Big Red Run Shows Big Heart
Runners take on Australia's first stage race to raise awareness for youth diabetes
Photo by Chris Ord
Greg Donovan is not a man known to do anything in half measures. Running the New York Marathon in 2002, the Australian endurance athlete raised a staggering $150,000 for the education of children whose parents were among the 3000 people who lost their lives in the terrorist attack of September 11. And he completed the 26.2-mile feat with a stress fracture in his leg, no less.
So when his 14-year-old son was diagnosed with Type 1 diabetes five years ago, Donovan vowed to do “everything he could”. While most people expected him to go to inordinate lengths to help, just how far he would go—literally—is extraordinary.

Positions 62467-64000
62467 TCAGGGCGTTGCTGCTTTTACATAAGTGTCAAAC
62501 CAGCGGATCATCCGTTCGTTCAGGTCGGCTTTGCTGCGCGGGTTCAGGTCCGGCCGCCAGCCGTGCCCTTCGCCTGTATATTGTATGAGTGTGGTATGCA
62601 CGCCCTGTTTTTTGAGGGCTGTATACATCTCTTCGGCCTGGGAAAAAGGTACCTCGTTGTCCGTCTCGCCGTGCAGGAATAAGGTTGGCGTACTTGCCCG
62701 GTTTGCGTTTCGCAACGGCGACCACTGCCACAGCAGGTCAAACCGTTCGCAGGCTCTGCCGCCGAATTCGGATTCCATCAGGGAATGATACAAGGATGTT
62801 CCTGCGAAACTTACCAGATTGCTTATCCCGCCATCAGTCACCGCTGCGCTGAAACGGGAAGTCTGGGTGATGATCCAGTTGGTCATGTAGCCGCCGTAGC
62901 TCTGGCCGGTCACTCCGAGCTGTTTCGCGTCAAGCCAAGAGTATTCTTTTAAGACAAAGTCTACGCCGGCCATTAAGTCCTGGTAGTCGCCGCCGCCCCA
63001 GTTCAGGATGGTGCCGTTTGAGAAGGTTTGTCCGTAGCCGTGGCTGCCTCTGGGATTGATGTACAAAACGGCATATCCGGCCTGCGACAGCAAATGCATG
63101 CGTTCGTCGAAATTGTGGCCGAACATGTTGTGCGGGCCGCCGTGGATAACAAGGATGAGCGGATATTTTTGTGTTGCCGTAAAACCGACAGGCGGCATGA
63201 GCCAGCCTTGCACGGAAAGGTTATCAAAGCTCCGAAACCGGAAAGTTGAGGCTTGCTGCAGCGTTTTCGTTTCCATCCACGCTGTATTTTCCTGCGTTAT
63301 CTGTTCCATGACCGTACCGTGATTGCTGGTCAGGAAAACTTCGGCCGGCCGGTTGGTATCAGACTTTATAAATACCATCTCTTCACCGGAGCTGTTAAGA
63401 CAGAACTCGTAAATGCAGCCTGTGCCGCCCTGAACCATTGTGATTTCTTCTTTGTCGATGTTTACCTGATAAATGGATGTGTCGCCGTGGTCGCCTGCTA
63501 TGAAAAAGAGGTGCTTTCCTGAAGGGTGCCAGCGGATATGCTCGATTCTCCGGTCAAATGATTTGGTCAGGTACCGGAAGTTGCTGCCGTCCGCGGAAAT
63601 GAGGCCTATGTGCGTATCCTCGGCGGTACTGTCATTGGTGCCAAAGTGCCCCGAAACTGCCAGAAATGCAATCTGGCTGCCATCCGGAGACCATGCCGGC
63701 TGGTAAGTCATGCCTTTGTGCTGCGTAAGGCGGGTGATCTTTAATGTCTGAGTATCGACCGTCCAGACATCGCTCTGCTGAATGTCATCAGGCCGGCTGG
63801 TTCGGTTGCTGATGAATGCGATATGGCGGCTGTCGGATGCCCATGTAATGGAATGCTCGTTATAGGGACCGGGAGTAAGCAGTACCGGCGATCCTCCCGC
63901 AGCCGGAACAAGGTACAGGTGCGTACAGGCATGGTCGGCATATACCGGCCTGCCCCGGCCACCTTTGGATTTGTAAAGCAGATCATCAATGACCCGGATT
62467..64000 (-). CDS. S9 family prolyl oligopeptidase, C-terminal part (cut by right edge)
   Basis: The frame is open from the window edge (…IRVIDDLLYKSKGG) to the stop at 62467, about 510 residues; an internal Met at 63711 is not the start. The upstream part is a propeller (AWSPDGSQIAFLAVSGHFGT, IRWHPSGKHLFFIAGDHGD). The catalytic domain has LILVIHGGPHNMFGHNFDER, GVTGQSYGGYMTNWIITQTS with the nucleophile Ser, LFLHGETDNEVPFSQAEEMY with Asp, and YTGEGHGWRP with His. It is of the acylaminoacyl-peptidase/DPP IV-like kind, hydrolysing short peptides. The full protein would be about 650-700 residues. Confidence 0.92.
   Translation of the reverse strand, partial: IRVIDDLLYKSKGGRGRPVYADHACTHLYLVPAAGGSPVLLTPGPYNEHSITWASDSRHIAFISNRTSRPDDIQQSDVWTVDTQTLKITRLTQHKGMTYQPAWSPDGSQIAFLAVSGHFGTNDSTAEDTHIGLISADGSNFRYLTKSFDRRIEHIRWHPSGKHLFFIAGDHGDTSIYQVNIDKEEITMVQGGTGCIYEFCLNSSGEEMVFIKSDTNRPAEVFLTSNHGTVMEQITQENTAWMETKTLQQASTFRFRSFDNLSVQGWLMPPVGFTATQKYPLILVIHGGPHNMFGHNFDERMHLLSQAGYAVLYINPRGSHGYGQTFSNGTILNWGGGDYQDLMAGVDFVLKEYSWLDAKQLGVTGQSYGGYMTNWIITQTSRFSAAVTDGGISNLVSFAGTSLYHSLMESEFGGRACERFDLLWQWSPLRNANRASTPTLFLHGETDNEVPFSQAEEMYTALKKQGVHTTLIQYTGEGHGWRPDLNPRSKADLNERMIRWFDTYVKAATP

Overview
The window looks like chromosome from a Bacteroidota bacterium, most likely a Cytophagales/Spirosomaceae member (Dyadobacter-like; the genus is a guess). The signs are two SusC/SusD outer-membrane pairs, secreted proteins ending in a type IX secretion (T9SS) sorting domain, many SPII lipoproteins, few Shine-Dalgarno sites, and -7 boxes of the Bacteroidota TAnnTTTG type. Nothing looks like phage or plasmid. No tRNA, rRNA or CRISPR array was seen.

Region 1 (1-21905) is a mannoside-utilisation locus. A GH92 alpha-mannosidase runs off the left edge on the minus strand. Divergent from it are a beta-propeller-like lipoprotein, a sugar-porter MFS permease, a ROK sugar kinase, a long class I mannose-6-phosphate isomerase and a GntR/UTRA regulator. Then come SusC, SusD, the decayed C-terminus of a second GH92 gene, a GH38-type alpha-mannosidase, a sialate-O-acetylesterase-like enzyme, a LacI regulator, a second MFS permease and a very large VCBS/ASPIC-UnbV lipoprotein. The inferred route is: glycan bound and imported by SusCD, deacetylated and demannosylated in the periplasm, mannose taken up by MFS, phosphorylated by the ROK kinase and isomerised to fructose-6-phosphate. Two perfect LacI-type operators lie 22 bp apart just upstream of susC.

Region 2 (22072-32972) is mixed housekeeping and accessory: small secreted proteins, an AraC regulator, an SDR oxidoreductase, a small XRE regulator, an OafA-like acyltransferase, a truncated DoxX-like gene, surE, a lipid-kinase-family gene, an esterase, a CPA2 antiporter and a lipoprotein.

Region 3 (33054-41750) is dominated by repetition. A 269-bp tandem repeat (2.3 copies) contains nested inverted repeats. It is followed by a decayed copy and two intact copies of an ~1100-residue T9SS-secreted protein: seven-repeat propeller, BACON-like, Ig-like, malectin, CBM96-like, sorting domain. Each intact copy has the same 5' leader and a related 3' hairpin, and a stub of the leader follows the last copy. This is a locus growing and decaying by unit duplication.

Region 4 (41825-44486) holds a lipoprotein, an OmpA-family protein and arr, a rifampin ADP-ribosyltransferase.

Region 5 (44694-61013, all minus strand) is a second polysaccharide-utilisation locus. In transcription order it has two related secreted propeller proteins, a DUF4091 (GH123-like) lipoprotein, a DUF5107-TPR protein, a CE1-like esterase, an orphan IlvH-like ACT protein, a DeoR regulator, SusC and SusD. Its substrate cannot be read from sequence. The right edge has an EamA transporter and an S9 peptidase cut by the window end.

Greg Donovan and his son Steven. Photo by Chris Ord.
Last month Donovan, 51, organized and took part in Australia’s first multi-stage, 155-mile desert race, The Big Red Run, to raise funds and awareness for juvenile diabetes. The disease affects more than three million Americans and many more worldwide.
It was the icing on the cake for Donovan’s big year of running for the cause. The Big Red Run was his fifth desert race in 18 months, having completed all four of the Racing The Planet desert races in 2012 along with a team of four other runners. That’s a whopping 778 miles, not taking into account the training required for this super-human challenge. His charitable efforts, and the energy which they generate, touch all that cross his path.